BARRINGTON, N.H. -- Democratic presidential candidate Christopher Dodd said yesterday that his vote this week against continued funding for the Iraq war wasn't particularly difficult.
"That wasn't a courageous vote. It was the right vote to cast," Dodd said. "I don't know how you justify the status quo."
Dodd, a vocal critic of the war in Iraq, said he won't stop suggesting ways to end the war. He was the only 2008 presidential candidate to co-sponsor the Democrats' most aggressive antiwar bill.
"We're going to go back at it again. What bothers me is that we're not stepping up and doing what's right," he said. "Even the Republican leadership is now setting benchmarks, putting some parameters on the White House. . . . I will not stop on this. I have a bad habit of being dogged on this. I will stick with it."
Despite his opposition to the conflict, Dodd said the military members serving there deserve his support.
"Regardless of our views on Iraq, but these are remarkable men and women serving in Iraq," Dodd said on his Memorial Day visit to the first-in-the-nation primary state.
Even so, the Connecticut senator didn't leave any confusion about what he views as a war waged "for all the wrong reasons."
"We really can't wait another 18 months [for the next president]. We have to have the convictions to stand up to this president," Dodd said. "This is just going deeper and deeper into a hole that makes us less secure. Our moral leadership has been destroyed by the hour."
Dodd, a veteran of the US Senate, trails in state and national polls and acknowledges he isn't keeping pace with rival campaigns' fund-raising strength.
"We're doing pretty well, but not at the levels of others," Dodd said.
He said as more voters hear his opposition to the war, they'll become supporters.
"I realized I'm not as well financed as others. I realize I'm not as well known as others," Dodd said. "But I can win the election in 2008 if I win this nomination."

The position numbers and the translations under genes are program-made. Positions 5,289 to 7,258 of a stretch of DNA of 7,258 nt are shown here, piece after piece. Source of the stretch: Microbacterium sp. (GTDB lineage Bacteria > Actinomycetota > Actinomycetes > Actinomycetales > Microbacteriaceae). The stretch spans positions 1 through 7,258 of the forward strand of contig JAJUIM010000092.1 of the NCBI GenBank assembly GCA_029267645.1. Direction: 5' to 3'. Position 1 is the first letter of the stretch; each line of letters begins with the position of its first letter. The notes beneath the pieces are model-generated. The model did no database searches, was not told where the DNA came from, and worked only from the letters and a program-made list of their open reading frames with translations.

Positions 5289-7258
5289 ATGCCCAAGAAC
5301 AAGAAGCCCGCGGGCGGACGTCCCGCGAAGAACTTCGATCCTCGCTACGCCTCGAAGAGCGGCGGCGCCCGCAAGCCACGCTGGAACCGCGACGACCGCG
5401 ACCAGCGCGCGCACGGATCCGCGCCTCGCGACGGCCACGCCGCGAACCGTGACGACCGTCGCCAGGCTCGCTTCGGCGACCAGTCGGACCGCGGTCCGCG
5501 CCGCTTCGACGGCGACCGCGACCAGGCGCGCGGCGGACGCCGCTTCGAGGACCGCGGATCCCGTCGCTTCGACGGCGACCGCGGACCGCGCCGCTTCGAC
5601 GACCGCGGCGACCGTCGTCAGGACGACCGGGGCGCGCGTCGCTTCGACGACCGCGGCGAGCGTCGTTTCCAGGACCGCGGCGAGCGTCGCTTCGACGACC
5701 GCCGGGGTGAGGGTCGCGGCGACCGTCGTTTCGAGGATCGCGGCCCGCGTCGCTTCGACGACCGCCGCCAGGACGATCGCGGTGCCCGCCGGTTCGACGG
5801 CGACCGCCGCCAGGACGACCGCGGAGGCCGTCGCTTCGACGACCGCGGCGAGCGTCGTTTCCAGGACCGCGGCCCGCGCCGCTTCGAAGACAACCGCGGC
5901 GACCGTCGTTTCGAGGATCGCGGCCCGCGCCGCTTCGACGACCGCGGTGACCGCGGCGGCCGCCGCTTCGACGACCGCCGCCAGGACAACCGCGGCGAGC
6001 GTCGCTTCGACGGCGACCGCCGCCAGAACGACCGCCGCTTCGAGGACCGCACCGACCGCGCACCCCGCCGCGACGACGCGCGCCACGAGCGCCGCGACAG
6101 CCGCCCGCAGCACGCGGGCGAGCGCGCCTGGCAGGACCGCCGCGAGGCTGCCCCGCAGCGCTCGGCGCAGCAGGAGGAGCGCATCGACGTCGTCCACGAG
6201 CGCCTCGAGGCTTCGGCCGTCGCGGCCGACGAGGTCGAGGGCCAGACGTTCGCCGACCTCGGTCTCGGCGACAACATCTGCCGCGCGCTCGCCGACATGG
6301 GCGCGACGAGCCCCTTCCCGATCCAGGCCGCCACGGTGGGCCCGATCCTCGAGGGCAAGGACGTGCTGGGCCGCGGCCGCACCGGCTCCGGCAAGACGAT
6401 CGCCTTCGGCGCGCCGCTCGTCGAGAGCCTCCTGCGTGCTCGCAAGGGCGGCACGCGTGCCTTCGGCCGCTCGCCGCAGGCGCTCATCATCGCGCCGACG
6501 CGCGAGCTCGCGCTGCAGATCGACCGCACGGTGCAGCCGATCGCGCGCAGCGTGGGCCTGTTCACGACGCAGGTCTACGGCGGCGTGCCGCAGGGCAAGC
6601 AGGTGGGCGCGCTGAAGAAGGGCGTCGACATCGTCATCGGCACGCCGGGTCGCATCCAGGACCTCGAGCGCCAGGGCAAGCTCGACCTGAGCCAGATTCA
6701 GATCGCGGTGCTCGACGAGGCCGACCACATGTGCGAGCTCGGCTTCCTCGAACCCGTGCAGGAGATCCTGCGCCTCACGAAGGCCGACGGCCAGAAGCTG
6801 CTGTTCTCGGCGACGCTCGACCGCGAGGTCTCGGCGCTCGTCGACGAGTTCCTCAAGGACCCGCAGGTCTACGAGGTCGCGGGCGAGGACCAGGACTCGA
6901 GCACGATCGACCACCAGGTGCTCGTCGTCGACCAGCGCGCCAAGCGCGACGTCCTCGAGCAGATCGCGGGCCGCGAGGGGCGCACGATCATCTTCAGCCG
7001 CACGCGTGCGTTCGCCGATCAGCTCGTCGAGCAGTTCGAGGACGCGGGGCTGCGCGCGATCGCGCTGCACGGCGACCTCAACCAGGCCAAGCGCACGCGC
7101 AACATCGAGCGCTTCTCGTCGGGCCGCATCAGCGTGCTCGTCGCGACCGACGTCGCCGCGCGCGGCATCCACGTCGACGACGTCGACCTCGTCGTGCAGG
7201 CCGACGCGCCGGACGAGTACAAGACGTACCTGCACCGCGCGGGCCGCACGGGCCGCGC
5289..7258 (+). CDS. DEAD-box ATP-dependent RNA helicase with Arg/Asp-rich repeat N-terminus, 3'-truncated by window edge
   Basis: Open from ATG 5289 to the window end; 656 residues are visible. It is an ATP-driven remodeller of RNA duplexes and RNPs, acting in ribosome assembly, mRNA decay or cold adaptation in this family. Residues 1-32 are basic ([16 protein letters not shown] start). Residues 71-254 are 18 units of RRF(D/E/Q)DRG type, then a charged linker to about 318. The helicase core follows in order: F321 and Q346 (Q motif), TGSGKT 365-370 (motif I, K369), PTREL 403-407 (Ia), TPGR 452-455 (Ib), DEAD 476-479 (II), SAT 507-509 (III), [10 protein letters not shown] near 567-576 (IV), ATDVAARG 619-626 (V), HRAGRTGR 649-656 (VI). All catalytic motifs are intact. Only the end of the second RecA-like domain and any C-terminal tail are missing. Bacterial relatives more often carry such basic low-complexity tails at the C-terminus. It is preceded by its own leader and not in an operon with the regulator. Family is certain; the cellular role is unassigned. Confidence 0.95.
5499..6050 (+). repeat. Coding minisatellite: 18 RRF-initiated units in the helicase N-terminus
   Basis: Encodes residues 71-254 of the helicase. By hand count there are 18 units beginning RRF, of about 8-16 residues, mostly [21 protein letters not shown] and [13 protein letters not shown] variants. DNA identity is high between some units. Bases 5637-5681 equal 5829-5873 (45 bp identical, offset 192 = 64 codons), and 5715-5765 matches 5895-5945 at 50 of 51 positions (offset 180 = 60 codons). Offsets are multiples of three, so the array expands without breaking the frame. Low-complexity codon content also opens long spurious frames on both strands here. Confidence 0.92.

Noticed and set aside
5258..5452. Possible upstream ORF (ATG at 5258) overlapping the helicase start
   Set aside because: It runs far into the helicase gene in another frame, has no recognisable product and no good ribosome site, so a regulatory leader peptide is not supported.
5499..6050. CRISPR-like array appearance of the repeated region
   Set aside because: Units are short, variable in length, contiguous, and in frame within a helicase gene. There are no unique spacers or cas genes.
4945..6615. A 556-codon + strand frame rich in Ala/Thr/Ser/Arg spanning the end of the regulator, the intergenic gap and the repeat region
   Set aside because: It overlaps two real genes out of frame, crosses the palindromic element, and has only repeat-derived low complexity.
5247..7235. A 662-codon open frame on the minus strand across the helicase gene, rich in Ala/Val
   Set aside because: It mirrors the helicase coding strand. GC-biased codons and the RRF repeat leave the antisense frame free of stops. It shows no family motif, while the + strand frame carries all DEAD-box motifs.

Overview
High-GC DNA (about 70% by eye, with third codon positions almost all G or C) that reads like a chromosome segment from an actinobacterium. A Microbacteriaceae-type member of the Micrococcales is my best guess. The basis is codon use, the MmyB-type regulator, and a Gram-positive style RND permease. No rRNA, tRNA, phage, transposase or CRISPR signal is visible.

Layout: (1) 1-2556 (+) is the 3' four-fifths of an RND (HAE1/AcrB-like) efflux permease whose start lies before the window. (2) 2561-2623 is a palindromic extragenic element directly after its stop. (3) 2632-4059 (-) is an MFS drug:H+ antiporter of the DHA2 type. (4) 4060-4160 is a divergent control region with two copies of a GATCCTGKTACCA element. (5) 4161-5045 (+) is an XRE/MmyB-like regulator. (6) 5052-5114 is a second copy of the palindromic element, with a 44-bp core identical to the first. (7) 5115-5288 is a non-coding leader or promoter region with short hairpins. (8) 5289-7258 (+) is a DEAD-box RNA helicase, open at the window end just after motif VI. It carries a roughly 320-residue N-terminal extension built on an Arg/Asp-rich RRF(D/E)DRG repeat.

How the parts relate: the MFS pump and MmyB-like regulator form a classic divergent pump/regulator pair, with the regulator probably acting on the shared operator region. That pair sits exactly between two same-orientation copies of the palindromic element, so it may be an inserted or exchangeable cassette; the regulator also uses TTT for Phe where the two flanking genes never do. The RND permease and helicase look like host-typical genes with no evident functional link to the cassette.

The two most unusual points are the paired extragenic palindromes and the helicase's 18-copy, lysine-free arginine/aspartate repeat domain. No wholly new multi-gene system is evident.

In a clear appeal to young voters, a YouTube video asks viewers to vote for the New York senator's presidential campaign theme song on her website. The contest started May 16.
The five suggested songs that got the most votes were "Suddenly I See," KT Tunstall; "Rock This Country!" Shania Twain' "Beautiful Day," U2; "Get Ready," The Temptations; and "I'm a Believer," Smash Mouth.
The top write-in suggestions: "Are You Gonna Go My Way," Lenny Kravitz; "Ain't No Stoppin' Us Now," McFadden & Whitehead; "Every Little Thing She Does Is Magic," The Police; "You and I," Celine Dion; and "The Best," Tina Turner.
"I want to know what you're thinking on one of the most important questions of this campaign," Clinton said in a mock-serious tone in the initial video. "It's something we've been struggling with, debating, agonizing over for months. So now I'm turning to you, the American people."
According to the view counter on YouTube, the May 16 video had more than 500,000 views; a more recent post was seen by more than 40,000. Clinton's campaign said it received more than 130,000 votes in the first round. It promises to release the final result "in the coming days." (AP)
The memorandum, by Mike Henry, the deputy campaign manager for Clinton, made a case for ignoring Iowa's first-in-the-nation caucuses next Jan. 14 and devoting the candidate's limited time and resources to contests in much-bigger states that will follow in the following three weeks, including Florida, Arizona, California, New Jersey, Georgia, and Texas.
Henry noted that all of those states, and several others whose primaries are set for early February, will be mailing out millions of absentee ballots in the weeks before Iowans gather for their caucuses, potentially diminishing Iowa's importance.
Iowa and New Hampshire, which holds its primary a week after the Iowa caucuses, have jealously guarded their status as early arbiters of who's hot and who's not.
But next year, because of the extreme compression of the primary calendar, millions of voters will have the chance to register their choices before the Iowa and New Hampshire results are in. Henry warned that the Clinton campaign could not afford to ignore the greater numbers of potential early voters in the big states that vote right after tiny Iowa and New Hampshire.
Clinton dismissed the advice to skip Iowa. (The